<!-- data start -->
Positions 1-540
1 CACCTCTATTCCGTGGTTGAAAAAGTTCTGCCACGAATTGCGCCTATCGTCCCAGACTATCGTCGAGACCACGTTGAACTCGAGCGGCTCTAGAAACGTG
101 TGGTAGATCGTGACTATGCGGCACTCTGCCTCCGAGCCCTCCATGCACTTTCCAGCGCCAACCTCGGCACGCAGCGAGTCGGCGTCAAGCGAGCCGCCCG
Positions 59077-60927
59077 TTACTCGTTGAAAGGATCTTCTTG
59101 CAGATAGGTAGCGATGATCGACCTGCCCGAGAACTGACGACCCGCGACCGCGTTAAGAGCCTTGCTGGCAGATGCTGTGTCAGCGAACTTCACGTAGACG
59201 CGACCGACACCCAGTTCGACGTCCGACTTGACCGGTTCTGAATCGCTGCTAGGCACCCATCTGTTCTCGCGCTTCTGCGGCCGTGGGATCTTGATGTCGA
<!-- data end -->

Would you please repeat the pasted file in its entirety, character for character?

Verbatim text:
Positions 1-540
1 CACCTCTATTCCGTGGTTGAAAAAGTTCTGCCACGAATTGCGCCTATCGTCCCAGACTATCGTCGAGACCACGTTGAACTCGAGCGGCTCTAGAAACGTG
101 TGGTAGATCGTGACTATGCGGCACTCTGCCTCCGAGCCCTCCATGCACTTTCCAGCGCCAACCTCGGCACGCAGCGAGTCGGCGTCAAGCGAGCCGCCCG
Positions 59077-60927
59077 TTACTCGTTGAAAGGATCTTCTTG
59101 CAGATAGGTAGCGATGATCGACCTGCCCGAGAACTGACGACCCGCGACCGCGTTAAGAGCCTTGCTGGCAGATGCTGTGTCAGCGAACTTCACGTAGACG
59201 CGACCGACACCCAGTTCGACGTCCGACTTGACCGGTTCTGAATCGCTGCTAGGCACCCATCTGTTCTCGCGCTTCTGCGGCCGTGGGATCTTGATGTCGA